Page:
by Michael R. Allen
One of the characterizations often raised about the area of north St. Louis included in the McEagle project is that it is “urban prairie” where few houses remain. The area is marked by only a handful of historic buildings, vacant land, and people who are unseemly and whose eviction will only benefit the area. There are many vacant lots and houses (too many) and a few bad apples, but by and large the persistence of these neighborhoods is contrary to the word on the street. The worst parts happen to be very photogenic examples of disinvestment, but the best parts show resilience and an urban character impossible to recreate.
St. Louis Place and JeffVanderLou are amazingly rich with fine architecture, caring residents and many efforts at neighborhood improvement. These neighborhoods could use a boost — the bigger the better. However, that boost must complement what is already there.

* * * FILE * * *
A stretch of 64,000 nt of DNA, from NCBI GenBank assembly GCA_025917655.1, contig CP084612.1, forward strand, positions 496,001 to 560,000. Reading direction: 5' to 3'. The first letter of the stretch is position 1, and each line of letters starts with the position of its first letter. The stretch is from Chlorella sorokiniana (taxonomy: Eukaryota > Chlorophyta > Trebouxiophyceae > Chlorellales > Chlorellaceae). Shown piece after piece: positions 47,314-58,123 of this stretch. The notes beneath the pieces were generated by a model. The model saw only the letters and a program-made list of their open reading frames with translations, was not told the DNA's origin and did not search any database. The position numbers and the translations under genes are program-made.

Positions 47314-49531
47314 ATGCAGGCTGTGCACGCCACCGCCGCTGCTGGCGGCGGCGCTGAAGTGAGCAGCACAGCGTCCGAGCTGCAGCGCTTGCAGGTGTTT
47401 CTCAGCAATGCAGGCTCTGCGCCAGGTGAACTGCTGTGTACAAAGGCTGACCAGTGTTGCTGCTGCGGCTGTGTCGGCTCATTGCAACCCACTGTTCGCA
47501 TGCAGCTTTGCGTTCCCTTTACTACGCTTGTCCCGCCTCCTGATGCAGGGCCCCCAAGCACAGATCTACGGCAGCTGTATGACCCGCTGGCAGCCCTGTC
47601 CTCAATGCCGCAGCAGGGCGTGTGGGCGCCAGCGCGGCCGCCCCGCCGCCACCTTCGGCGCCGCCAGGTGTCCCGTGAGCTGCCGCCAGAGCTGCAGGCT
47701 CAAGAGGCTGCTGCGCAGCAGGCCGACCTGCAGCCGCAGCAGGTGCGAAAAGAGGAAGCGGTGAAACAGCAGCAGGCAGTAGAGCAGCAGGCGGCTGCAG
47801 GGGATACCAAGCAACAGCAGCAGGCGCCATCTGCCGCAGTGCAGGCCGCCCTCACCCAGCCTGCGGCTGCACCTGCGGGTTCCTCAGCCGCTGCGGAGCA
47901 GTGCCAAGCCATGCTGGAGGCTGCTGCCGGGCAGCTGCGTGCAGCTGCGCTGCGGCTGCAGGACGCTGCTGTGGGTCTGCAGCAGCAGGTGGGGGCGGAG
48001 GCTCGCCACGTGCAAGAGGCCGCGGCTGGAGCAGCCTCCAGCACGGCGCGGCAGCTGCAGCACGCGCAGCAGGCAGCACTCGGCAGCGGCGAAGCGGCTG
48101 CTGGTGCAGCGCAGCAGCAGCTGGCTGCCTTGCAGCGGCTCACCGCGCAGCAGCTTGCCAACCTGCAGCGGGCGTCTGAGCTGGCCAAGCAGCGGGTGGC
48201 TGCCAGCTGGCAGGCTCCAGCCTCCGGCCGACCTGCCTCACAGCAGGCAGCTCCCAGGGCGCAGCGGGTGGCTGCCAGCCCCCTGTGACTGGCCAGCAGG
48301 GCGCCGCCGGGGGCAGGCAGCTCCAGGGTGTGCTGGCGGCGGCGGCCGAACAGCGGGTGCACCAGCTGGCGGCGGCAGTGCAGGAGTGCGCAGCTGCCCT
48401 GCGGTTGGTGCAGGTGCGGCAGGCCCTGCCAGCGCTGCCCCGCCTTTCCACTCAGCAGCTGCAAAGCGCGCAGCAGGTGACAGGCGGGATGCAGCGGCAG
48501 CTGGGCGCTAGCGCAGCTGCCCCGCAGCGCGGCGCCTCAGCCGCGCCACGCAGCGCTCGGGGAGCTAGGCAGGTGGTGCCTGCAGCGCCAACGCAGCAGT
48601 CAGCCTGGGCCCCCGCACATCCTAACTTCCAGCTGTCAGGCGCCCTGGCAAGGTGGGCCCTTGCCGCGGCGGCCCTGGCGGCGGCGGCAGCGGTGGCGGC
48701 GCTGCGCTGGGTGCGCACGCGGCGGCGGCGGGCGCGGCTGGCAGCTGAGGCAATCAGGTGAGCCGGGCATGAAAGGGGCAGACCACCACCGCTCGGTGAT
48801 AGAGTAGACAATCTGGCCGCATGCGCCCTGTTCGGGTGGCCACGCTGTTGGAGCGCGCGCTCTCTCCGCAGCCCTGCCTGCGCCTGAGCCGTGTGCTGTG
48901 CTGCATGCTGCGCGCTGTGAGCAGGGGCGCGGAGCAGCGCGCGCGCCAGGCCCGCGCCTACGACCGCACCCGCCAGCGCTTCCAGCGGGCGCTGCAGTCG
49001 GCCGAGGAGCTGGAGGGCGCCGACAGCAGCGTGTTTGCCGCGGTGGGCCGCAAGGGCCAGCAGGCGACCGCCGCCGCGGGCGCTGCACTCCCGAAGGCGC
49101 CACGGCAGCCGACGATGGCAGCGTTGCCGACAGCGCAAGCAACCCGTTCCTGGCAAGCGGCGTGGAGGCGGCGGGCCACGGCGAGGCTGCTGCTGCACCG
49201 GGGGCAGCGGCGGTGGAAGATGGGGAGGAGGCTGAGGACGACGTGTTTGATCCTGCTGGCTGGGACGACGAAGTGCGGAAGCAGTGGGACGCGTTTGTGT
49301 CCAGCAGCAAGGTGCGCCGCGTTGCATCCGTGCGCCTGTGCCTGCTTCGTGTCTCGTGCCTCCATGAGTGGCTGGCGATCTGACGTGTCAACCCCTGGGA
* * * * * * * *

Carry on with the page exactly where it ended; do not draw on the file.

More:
Here are photographs of the rich architectural character of the part of JeffVanderLou just west of an admitted urban forest, the site of the Pruitt-Igoe housing project. These photographs show that historic preservation and sensitivity to existing residents must be part of the McEagle plan — there is critical mass here.
These houses date from 1870 through 1910, and span a wide stylistic range. There has not yet been a comprehensive architectural survey of the area, but a cursory examination shows much remaining building stock with strong significance. The building density in JeffVanderLou is higher than that of Old North St. Louis — there is tremendous opportunity for preservation-oriented development. Many individuals and the St. Louis Equity Fund have invested in historic buildings, but a lot of work remains. Listing as much of the neighborhood as possible on the National Register of Historic Places would help bring economic development incentives and recognition of the unique architecture that remains.
Of course, photographs only tell part of the story. In JeffVanderLou, one also can find the photographs that would prove an “urban prairie” theory. The truth is complex, and best experienced in person away from the manipulations of photographs and aerial plans. One will find a neighborhood — flawed, deprived, lively and urban. New investment must face this reality and work with it.